I would like to share my personal experience in the international climate change negotiations and offer further reflections on the challenges of climate change and global governance. These are only reflections, not answers.

Friday 3 September 2021

New research documents challenges with industrial free allocation in the NZ ETS

The following press release was issued by Motu on 3 September 2021.  

A new paper from Motu Research documents why the current approach to industrial free allocation under the New Zealand Emissions Trading Scheme (NZ ETS) is outdated, poses high costs to Kiwi taxpayers, could make it harder to meet our 2050 climate change target and raises fairness issues across sectors.  

These issues underpin the government’s current consultation on reform options to industrial free allocation open until 17 September 2021. This paper presents further reform options the government and stakeholders could consider.

Saturday 3 April 2021

New proposal to boost voluntary climate action

This post was first published in Newsroom

By Catherine Leining, a Policy Fellow at Motu Economic and Public Policy Research and a Climate Change Commissioner

Many organisations want to go the extra distance to support the transition to lower emissions and fight climate change. Catherine Leining outlines Motu Research's proposal for how to incentivise and assist voluntary climate action.

Aotearoa New Zealand faces a gap in meeting its 2030 climate change target under the international Paris Agreement. And the world faces a collective gap in committed action to limit global temperature rises to 1.5 C above pre-industrial levels.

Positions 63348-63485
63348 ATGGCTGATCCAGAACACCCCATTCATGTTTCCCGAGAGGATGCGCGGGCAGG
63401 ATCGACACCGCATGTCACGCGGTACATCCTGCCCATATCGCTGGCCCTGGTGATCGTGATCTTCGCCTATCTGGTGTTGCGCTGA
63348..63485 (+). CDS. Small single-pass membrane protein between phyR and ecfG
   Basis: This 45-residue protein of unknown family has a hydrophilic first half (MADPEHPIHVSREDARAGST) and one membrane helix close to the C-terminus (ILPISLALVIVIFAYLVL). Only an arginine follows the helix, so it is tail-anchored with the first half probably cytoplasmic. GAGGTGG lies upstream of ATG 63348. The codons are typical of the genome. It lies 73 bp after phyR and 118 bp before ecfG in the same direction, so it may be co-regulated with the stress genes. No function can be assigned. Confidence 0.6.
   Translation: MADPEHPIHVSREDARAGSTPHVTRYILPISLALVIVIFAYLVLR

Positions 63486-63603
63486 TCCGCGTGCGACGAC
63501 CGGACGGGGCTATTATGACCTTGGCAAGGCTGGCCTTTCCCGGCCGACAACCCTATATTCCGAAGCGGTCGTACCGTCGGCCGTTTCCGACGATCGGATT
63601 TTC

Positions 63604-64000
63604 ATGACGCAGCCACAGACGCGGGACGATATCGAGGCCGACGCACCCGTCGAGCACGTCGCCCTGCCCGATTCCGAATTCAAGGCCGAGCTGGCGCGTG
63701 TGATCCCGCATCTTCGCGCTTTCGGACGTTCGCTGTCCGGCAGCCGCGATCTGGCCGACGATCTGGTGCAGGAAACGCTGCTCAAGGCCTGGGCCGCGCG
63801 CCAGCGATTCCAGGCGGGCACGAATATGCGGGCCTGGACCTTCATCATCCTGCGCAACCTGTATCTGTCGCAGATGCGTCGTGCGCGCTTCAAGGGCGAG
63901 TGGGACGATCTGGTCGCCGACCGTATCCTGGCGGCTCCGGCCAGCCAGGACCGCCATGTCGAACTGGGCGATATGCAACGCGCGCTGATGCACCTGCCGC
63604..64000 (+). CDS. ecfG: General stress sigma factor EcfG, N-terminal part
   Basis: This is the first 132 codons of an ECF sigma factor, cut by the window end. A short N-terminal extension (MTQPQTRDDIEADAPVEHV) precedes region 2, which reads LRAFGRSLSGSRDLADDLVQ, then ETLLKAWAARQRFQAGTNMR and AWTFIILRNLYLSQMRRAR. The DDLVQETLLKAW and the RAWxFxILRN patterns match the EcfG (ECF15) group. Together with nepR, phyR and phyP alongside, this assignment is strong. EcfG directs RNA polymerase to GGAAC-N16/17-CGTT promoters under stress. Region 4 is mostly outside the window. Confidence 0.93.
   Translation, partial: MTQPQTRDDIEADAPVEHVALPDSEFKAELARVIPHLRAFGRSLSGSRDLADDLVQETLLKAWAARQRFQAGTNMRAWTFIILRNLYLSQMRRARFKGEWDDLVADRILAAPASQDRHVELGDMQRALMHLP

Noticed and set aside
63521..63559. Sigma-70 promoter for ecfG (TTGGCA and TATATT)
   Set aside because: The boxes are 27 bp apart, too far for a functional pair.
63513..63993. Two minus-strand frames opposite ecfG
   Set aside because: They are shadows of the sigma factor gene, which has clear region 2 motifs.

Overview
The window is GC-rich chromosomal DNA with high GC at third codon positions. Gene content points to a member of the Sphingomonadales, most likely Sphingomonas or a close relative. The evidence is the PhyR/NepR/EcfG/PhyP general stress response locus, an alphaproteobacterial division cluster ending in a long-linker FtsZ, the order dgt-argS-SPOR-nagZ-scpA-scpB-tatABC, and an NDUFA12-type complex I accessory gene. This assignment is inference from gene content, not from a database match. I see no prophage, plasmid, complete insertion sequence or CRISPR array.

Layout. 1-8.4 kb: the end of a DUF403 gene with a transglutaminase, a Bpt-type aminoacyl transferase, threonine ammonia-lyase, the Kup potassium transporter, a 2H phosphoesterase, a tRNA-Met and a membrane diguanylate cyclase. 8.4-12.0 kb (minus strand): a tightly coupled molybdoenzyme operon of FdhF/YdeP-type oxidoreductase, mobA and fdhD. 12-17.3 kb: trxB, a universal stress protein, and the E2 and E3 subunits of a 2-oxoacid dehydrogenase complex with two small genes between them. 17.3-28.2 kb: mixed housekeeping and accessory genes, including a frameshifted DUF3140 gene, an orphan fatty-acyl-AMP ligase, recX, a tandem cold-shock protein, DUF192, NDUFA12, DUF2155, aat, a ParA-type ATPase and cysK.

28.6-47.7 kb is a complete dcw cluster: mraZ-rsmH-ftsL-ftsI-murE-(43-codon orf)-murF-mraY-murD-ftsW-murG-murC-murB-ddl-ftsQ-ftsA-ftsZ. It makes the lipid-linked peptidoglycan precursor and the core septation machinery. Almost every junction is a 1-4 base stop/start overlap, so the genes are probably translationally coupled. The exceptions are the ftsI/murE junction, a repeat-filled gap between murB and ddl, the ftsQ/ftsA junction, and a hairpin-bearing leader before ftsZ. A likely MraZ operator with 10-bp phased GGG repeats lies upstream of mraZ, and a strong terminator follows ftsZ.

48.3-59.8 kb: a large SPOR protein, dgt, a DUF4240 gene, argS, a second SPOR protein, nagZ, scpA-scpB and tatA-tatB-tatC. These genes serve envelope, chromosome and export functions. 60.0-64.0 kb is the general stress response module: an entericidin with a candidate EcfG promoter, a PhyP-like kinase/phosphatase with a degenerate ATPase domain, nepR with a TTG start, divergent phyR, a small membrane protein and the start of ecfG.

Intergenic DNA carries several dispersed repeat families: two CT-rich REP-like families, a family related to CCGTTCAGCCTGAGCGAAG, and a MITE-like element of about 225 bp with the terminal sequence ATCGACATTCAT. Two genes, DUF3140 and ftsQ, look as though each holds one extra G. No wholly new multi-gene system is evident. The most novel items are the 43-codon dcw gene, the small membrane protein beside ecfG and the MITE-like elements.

An innovative policy proposal from Motu Research could mobilise voluntary climate action to help bridge those gaps and enable organisations to make credible, transparent and marketable emission mitigation claims.

Tuesday 2 June 2020

Even with a pandemic, we cannot afford to press 'pause' on climate action

Photo by Jan Kaluza on Unsplash
Catherine Leining is a Policy Fellow at Motu Economic and Public Policy Research and a New Zealand Climate Change Commissioner.

On 4 May 2020, as Parliament was emerging from lock down, so too did the Environment Committee’s report on the Climate Change Response (Emissions Trading Reform) Amendment Bill. This Bill deserves close attention, as the New Zealand Emissions Trading Scheme (ETS) has a critical role to play in post-pandemic recovery.

The most crucial features of the Bill remain the same: to add a cap to our cap-and-trade system; to guard against extreme emission prices; to improve incentives for new forests; and to prepare the way for pricing agricultural emissions.

Friday 1 May 2020

Illuminating carbon market dynamics using the NZ ETS Cap Explorer Tool

By Ruth Copeland, Communications Director, Motu Economic and Public Policy Research

With the Environment Select Committee due to report back on the Climate Change Response (Emissions Trading Reform) Amendment Bill, perhaps this is a timely reminder to have a good look at the NZ ETS Cap Explorer Tool released last year by Motu. The government plans to improve the current ETS by introducing a ‘cap’ on emissions covered by the scheme. This cap will reduce over time to help us meet our emission reduction targets.

The tool is designed to highlight complex ETS dynamics using data derived from the modelling of hypothetical scenarios. If you adjust the parameters within the various scenarios, you can easily investigate the effect on emission levels and prices.